Have you received an email or SMS message claiming to be from boatsales that doesn’t look quite right? We are currently aware of several phishing scams online using the boatsales name and logo attempting to scam people.
Phishing scams are carried out by scammers who try to trick boatsales members into giving out account details, personal information or banking details by posing as a trusted organisation. These scams are typically carried out by email and SMS.
Scammers will use the names of real people, official logos and branding to make their attempts look as real and convincing as possible. It’s common for phishing scams to include links to fake websites which look identical to the original sites.
How do I know if an email or SMS is really from boatsales?
boatsales will never send you an SMS or email asking you to click a link to confirm your account or personal details. To avoid being the target of a phishing scam, go to the boatsales.com.au website or app directly and follow the prompts there to log in to your account to update or change any personal details.
The tell-tale sign of a phishing scam email or SMS will be the website address (URL) from the email sender and the link which they want you to click. The URL will be similar to but not the same as the real site. For example, where you would visit https://www.boatsales.com.au/ a scammer may include the word boatsales in their url: http://boatsales.besaba.com/. They may also be using an address that starts with 'http:' rather than 'https:'. This 's' is an important indicator that the site is secure.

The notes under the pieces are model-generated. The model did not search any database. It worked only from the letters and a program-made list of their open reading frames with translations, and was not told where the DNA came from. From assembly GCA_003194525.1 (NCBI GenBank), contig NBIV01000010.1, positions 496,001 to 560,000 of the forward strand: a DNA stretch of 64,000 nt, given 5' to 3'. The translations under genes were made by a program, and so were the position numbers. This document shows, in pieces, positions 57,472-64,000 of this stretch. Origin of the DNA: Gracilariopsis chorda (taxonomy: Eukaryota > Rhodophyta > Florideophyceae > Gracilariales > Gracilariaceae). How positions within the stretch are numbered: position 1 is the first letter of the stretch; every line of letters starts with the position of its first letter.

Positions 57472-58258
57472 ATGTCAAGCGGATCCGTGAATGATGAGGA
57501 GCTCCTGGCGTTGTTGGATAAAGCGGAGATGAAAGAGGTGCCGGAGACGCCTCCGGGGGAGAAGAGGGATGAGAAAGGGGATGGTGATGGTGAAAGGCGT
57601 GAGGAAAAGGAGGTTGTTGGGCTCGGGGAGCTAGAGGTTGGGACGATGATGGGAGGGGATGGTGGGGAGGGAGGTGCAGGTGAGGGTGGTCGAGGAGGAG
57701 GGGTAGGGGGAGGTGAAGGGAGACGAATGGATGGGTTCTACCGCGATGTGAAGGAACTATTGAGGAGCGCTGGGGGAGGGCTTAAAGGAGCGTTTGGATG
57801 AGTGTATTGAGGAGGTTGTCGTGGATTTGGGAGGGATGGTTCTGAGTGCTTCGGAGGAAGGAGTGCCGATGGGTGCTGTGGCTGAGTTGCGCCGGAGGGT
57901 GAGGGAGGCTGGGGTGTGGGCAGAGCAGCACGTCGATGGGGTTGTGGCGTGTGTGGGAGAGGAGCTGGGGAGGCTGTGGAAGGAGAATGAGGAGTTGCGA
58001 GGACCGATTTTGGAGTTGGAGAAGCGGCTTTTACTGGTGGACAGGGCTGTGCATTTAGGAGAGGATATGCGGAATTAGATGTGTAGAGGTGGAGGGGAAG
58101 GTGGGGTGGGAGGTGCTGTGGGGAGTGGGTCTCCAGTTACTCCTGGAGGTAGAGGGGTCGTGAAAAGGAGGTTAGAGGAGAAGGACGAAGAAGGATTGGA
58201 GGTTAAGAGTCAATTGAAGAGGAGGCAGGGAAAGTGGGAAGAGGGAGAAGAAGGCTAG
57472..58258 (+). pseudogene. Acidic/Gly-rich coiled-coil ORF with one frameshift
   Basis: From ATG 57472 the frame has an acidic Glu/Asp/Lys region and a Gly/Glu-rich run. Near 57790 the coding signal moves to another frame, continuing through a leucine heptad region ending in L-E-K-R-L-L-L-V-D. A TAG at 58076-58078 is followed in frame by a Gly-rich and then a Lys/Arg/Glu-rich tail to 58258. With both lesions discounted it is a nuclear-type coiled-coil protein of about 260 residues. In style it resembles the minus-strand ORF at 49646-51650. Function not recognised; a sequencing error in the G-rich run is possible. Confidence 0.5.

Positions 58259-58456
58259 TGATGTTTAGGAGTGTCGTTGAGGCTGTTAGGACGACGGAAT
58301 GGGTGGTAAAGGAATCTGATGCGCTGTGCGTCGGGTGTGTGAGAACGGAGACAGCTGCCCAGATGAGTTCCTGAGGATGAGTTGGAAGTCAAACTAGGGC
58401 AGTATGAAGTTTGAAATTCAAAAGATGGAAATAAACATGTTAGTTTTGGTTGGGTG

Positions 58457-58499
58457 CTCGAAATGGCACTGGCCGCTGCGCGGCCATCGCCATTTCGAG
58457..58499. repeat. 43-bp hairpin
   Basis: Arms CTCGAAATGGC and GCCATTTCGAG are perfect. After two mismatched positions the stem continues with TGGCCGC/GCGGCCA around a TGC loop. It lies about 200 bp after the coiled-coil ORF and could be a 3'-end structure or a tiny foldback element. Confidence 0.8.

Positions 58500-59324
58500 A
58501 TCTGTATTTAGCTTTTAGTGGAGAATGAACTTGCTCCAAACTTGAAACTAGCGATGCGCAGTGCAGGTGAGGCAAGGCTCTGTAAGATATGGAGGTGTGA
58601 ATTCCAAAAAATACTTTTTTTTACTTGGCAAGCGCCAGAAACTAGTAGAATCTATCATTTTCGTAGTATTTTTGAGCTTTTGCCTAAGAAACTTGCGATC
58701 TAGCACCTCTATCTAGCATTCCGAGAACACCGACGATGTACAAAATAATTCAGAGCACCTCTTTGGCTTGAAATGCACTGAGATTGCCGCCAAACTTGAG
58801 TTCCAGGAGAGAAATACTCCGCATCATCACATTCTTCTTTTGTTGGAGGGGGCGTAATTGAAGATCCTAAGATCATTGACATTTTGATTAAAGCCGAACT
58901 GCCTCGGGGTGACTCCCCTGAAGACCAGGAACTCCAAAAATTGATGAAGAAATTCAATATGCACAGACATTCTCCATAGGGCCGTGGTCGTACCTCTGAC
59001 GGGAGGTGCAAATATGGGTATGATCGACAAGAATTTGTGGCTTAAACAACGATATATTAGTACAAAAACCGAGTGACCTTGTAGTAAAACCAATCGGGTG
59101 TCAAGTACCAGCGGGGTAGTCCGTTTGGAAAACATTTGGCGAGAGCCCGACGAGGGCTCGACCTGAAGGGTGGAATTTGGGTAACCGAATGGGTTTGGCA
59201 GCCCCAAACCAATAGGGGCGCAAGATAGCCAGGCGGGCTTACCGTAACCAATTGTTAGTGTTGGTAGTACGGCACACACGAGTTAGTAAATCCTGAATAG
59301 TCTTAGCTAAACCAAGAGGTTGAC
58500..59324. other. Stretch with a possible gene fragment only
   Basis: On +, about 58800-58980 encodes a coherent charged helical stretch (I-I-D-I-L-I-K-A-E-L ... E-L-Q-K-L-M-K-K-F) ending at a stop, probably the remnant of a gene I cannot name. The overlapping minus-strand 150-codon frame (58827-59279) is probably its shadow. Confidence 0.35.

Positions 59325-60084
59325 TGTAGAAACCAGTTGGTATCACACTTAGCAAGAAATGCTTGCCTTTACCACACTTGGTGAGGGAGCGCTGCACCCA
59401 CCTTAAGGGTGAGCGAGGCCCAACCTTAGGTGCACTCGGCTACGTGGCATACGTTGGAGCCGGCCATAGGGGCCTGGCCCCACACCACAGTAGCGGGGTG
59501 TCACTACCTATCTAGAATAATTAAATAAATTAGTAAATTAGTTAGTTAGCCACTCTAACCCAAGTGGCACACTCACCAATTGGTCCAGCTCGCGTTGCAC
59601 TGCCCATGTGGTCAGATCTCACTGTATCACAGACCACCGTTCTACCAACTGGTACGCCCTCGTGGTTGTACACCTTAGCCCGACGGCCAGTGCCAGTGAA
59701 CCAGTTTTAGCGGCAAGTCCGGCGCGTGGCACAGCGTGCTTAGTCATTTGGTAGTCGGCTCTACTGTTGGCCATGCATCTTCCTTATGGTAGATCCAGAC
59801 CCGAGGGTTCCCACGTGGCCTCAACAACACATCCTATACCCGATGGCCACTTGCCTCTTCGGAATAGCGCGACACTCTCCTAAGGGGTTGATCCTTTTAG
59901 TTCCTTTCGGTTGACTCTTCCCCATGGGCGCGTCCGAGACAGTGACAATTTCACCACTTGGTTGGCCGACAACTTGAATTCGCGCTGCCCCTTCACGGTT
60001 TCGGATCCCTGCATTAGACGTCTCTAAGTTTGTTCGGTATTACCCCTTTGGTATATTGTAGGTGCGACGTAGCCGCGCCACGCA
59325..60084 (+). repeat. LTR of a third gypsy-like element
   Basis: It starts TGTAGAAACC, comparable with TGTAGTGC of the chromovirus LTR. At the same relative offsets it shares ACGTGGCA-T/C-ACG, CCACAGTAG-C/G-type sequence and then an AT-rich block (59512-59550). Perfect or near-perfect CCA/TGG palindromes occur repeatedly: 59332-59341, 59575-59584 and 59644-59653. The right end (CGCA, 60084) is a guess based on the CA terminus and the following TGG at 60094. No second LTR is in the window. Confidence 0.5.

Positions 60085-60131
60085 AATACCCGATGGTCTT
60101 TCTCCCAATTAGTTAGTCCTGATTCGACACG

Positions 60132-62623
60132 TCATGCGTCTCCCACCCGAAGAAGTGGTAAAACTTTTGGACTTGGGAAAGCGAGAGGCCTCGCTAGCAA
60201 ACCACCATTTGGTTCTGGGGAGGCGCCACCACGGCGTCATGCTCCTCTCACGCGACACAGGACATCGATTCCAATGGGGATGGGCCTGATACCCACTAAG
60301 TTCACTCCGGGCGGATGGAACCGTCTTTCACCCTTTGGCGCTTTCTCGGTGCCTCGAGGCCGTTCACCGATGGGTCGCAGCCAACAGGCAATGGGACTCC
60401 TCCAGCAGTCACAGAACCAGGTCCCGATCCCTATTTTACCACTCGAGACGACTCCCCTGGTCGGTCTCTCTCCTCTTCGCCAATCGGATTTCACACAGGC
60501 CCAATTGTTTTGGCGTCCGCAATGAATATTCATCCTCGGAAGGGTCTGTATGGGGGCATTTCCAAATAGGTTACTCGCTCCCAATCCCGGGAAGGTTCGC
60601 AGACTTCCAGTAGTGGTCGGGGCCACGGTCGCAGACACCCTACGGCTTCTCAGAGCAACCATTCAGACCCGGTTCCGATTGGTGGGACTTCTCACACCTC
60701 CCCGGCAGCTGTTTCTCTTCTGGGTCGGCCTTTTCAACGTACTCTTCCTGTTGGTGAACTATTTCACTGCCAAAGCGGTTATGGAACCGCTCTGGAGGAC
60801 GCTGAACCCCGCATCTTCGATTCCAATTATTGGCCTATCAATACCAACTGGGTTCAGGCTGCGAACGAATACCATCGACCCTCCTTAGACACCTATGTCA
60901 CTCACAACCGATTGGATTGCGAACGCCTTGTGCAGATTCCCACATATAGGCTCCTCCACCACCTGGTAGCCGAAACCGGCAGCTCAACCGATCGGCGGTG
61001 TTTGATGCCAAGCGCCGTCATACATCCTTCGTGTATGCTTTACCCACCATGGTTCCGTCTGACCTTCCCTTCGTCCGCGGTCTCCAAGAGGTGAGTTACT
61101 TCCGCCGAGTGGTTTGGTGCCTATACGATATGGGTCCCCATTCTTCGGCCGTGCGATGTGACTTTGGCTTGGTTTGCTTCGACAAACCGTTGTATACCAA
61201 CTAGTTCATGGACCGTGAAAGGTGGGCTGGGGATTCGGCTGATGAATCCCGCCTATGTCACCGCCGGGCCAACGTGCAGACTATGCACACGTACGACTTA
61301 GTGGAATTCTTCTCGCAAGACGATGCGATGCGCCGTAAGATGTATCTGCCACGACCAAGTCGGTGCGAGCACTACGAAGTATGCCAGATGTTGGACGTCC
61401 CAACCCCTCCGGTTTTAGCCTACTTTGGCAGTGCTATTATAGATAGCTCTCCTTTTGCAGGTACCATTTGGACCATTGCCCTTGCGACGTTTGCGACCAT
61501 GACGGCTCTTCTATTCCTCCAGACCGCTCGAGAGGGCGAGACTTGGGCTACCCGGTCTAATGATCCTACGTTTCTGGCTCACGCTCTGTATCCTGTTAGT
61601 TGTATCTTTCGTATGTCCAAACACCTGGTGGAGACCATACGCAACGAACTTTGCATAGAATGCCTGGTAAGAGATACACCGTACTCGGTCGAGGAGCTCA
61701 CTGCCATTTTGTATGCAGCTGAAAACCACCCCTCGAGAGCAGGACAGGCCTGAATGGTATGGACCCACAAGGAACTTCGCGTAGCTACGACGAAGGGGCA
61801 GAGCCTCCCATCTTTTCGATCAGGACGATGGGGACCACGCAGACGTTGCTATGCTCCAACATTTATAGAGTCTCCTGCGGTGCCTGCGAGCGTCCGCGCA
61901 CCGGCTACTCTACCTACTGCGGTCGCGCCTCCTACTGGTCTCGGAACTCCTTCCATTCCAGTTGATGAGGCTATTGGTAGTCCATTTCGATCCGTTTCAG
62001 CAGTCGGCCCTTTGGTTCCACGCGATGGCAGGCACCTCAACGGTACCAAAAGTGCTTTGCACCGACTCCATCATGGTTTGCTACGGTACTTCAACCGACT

If you do need to access your account, always type in the website instead of clicking on a link in an email or SMS message.
How to avoid phishing scams
- Stay calm. Scammers often make their emails sound urgent, claiming your account is frozen or locked – resist the urge to reply immediately.
- Check the sender’s email address. Official-looking emails from free email service providers such as Gmail or Hotmail are often a sign the email is a fake.
- Do not click on links provided in emails or text messages. Instead use your ‘bookmarks’ to navigate to the website or type the website address directly into your browser.
- Be wary of text messages from overseas or automated mobile numbers.
How do I report a potential scam?
Australian Government Websites
- Contact the Australian Competition and Consumer Affairs Commission (ACCC) on 1300 302 502
- Report a scam through Scam Watch
- You can also report online fraud to the Australian Government via ReportCyber
- Sign up for the Stay Smart Online email alerts
Here are some recent examples of phishing scams:
Example #1 – Phishing SMS
Example #2 – Phishing Website
Example #3 – Phishing Website Payment
Example #4 – Phishing Website URL
Example #5 – Phishing Email